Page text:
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I want to draw grid as in the below picture.enter image description here

I know a trick to draw this by draw 6 vertical and horizontal lines instead of 6 x 6 small rectangle.

But if I want to have smaller zoom (zoom for viewing picture), the lines are many. For example, say my view window is of size 800 x 600 and viewing a picture of size 400 x 300 (so zoom in is 2). There will be 400 x 300 rectangle of size 2 x 2 (each rectangle represents a pixel).

If I draw each cell (in a loop, say 400 x 300 times), it is very slow (when I move the window...). Using the trick solves the problem.

By I am still curious if there is a better way to do this task in winapi, GDI(+). For example, a function like DrawGrid(HDC hdc, int x, int y, int numOfCellsH, int numOfCellsV)?

A further question is: If I don't resize, move the window or I don't change the zoom in, the grid won't be changed. So even if I update the picture continuously (capture screen), it is uncessary to redraw the grid. But I use StretchBlt and BitBlt to capture the screen (to memory DC then hdc of the window), if I didn't redraw the grid in memory DC, then the grid will disappear. Is there a way to make the grid stick there and update the bitmap of the screen capture?

ps: This is not a real issue. Since I want to draw the grid when zoom is not less than 10 (so each cell is of size 10 x 10 or larger). In this case, there will be at most 100 + 100 = 200 lines to draw and it is fast. I am just curious if there is a faster way.

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1  
That's still only 700 lines that you need to draw. It's trivial to do that very quickly. Is drawing 700 lines really a problem? –  David Heffernan Sep 7 '12 at 13:09
    
@David, I have mentioned this is not an issue for me. But don't I have the right to know if there is a better way? –  user565739 Sep 7 '12 at 15:21
    
Actually SO prefers questions that are about real actual problems. I don't think GDI is particularly slow. I doubt you'll do very much better than it. –  David Heffernan Sep 7 '12 at 15:25

2 Answers 2

Have you considered using CreateDIBSection this will allow you a pointer so that you can manipulate the R, G, B values rapidly, for example the following creates a 256x256x24 bitmap and paints a Green squares at 64 pixel intervals:

BITMAPINFO BI = {0};
BITMAPINFOHEADER &BIH = BI.bmiHeader;
BIH.biSize = sizeof(BITMAPINFOHEADER);
BIH.biBitCount  = 24;
BIH.biWidth     = 256;
BIH.biHeight    = 256;
BIH.biPlanes    = 1;
LPBYTE pBits = NULL;
HBITMAP hBitmap = CreateDIBSection(NULL, &BI, DIB_RGB_COLORS, (void**) &pBits, NULL, 0);
LPBYTE pDst = pBits;
for (int y = 0; y < 256; y++)
{
    for (int x = 0; x < 256; x++)
    {
        BYTE R = 0;
        BYTE G = 0;
        BYTE B = 0;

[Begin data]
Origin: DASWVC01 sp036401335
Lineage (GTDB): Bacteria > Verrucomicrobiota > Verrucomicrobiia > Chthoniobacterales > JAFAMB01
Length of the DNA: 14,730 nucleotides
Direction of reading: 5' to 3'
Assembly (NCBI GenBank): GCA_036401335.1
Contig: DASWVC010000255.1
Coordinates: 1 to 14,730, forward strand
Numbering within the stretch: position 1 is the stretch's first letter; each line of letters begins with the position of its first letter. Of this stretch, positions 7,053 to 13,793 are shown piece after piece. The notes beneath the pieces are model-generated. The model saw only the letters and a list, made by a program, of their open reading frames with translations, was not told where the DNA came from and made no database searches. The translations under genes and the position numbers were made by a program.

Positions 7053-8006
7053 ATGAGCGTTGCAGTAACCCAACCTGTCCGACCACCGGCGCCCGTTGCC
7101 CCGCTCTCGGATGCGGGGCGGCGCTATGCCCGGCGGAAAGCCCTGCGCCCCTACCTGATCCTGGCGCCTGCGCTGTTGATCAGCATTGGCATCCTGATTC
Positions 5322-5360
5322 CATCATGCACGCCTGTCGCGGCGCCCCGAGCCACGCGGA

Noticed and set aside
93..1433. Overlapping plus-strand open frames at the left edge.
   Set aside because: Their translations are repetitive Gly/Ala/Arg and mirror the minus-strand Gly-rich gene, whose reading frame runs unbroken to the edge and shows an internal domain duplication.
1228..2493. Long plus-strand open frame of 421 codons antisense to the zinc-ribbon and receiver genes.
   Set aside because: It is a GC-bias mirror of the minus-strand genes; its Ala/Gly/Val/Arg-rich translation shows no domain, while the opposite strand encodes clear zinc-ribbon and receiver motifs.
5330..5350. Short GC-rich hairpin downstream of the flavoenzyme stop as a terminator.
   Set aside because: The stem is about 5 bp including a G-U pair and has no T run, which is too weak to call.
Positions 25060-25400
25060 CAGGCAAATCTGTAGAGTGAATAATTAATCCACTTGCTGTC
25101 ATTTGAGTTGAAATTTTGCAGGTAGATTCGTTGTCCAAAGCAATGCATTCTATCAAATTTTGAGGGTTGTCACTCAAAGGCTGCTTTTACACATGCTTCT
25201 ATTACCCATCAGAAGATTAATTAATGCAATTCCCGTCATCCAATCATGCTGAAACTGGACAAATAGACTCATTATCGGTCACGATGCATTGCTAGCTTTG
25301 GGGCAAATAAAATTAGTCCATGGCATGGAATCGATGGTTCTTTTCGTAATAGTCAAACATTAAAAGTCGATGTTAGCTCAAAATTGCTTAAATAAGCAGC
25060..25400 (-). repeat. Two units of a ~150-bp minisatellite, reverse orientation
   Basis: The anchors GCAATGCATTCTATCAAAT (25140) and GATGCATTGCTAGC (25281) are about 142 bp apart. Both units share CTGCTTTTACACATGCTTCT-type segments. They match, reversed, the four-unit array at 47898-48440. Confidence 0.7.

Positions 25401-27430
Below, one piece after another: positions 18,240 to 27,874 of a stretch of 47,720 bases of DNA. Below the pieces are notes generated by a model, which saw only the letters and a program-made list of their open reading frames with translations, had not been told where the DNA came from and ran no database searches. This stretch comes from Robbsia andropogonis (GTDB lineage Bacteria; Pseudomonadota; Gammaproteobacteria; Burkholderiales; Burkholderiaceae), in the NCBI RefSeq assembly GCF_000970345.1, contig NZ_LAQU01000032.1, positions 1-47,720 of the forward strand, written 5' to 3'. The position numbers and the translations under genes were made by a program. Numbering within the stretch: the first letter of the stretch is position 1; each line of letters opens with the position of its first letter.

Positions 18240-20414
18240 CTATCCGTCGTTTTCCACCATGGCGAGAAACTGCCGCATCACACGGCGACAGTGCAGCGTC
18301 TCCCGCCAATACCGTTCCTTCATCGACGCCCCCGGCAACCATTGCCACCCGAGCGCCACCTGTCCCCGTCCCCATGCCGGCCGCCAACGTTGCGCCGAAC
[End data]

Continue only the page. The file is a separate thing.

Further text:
if (x % 64 == 0) G = 255;
        if (y % 64 == 0) G = 255;
        *pDst++ = B;
        *pDst++ = G;
        *pDst++ = R;
    }
}
HDC hMemDC = CreateCompatibleDC(NULL);
HGDIOBJ hOld = SelectObject(hMemDC, hBitmap);
BitBlt(hdc, 0, 0, 256, 256, hMemDC, 0, 0, SRCCOPY);
SelectObject(hMemDC, hOld);
DeleteDC(hMemDC);
DeleteObject(hBitmap);
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Generally speaking, the major limiting factors for these kinds of graphics operations are the fill rate and the number of function calls.

The fill rate is how fast the machine can change the pixel values. In general, blits (copying rectangular areas) are very fast because they're highly optimized and designed to touch memory in a cache friendly order. But a blit touches all the pixels in that region. If you're going to overdraw or if most of those pixels don't really need to change, then it's likely more efficient to draw just the pixels you need, even if that's not quite as cache-friendly.

If you're drawing n primitives by making n things, then that might be a limiting factor as n gets large, and it could make sense to look for an API call that lets you draw several (or all) of the lines at once.

Your "trick" demonstrates both of these optimizations. Drawing 20 lines is fewer calls than 100 rectangles, and it touches far fewer pixels. And as the window grows or your grid size decreases, the lines approach will increase linearly both in number of calls and in pixels touched while the rectangle method will grow as n^2.

I don't think you can do any better when it comes to touching the minimum number of pixels. But I suppose the number of function calls might become a factor if you're drawing very many lines. I don't know GDI+, but in plain GDI, there are functions like Polyline and PolyPolyline which will let you draw several lines in one call.

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